Personal Growth - The Path of Action
by Suma Varughese
All we can control is effort, not the outcome
You have right over action but never over the fruit thereof
- The Bhagavad Gita
Suma Varughese is Editor-in-chief
of life Positive. Write to her at
How often have we heard or read this quote which many would say is the very heart of the Bhagavad Gita? The quote embodies the concept of nishkama karma Ė detached or desireless action.
While earlier I would have thought that it applied to the larger and more serious issues of life Ė passing the exam, getting the coveted job or promotion, I am now recognising that it applies to even the tiniest detail of our lives. In everything, we have no control over outcome. All we can control is effort. Health is not in our hands but working towards it is. Sleep is not in our hands but efforts to ensuring a good nightís sleep is.
When we recognise this at a universal level, it enables us to shift our focus from pining, wishing, longing, or from pushing away what presently is, to focusing on doing something about it. Most of us are caught up in resisting what is, by brooding over it, resigning ourselves to it, flying into a fantasy world where all is miraculously well or wishing in vain for someone to rescue us. This is a waste of effort because it causes us to stray into territory that is really not our concern.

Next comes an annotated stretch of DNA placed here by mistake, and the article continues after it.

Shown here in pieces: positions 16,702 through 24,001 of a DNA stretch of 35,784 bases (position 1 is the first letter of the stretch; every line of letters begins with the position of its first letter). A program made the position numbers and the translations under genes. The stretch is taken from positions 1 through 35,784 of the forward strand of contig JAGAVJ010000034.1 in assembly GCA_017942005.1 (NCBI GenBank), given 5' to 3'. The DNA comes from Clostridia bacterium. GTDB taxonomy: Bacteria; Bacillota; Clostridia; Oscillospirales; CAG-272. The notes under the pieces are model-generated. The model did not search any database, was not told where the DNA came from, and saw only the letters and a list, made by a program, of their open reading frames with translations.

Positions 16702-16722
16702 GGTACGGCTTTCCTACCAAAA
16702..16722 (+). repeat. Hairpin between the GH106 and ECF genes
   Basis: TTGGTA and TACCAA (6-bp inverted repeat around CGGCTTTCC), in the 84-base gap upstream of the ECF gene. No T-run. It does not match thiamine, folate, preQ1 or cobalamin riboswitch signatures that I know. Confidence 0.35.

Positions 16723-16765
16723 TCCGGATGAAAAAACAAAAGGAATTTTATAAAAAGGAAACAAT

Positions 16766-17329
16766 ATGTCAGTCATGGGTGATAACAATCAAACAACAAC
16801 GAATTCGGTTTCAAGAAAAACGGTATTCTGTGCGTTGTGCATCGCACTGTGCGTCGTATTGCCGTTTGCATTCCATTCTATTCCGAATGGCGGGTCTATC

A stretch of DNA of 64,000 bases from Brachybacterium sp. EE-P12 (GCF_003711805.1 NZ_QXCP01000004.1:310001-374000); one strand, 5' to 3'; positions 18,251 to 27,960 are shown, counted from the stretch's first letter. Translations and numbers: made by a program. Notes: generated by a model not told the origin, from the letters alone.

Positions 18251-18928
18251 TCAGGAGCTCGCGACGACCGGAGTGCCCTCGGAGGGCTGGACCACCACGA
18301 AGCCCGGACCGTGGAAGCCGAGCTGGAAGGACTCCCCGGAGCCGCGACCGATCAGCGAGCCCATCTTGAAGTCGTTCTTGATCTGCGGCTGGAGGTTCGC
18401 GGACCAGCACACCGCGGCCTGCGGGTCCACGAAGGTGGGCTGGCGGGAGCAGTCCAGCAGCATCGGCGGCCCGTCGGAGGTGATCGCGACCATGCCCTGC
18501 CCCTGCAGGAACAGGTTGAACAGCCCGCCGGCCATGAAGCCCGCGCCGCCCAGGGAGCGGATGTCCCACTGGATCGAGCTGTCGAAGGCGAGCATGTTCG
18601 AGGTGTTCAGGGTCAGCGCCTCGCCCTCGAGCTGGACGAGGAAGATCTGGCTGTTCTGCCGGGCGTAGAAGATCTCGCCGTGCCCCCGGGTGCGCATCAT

Most of the time we exist in both the domains simultaneously, and therefore have limited energy for effort. With this one movement, we leap fully into the zone of karma or effort, and therefore up our effectiveness quotient considerably. Effective people rarely waste time or energy on what they cannot control. Instead they direct their attention with utmost focus on what they can control, which is their effort. Effort also includes mental and spiritual effort, the effort to control oneís own attitudes and responses to situation, to take responsibility for our thoughts, feelings, words and actions, and the effort of visualisation, affirmation and even surrender. Paradoxically, surrender, or not acting, is often the best means of action. But this too is a conscious choice and therefore part of the overall effort.
One now recognises the correlation between nishkama karma and the Law of Attraction. The Law of Attraction holds that we can control our destiny through our thoughts, feeling and action. This means that instead of focusing on what we donít want as we usually do, we focus instead on what we want (effort). And once we have articulated it, we let go of the outcome completely (detachment). This is often spoken of in terms of posting a letter or ordering from a catalogue. Once done, no review is necessary. Voila, nishkama karma. When we act thus, the sages tell us that we will not attract negative karma, because the action is pure, uncorrupted by unwholesome motivations. And because we are focused on effort and not outcome, there is no disappointment when our efforts are unsuccessful. The Lordís decree rules in all things big and small and so we flow serenely with the design of life.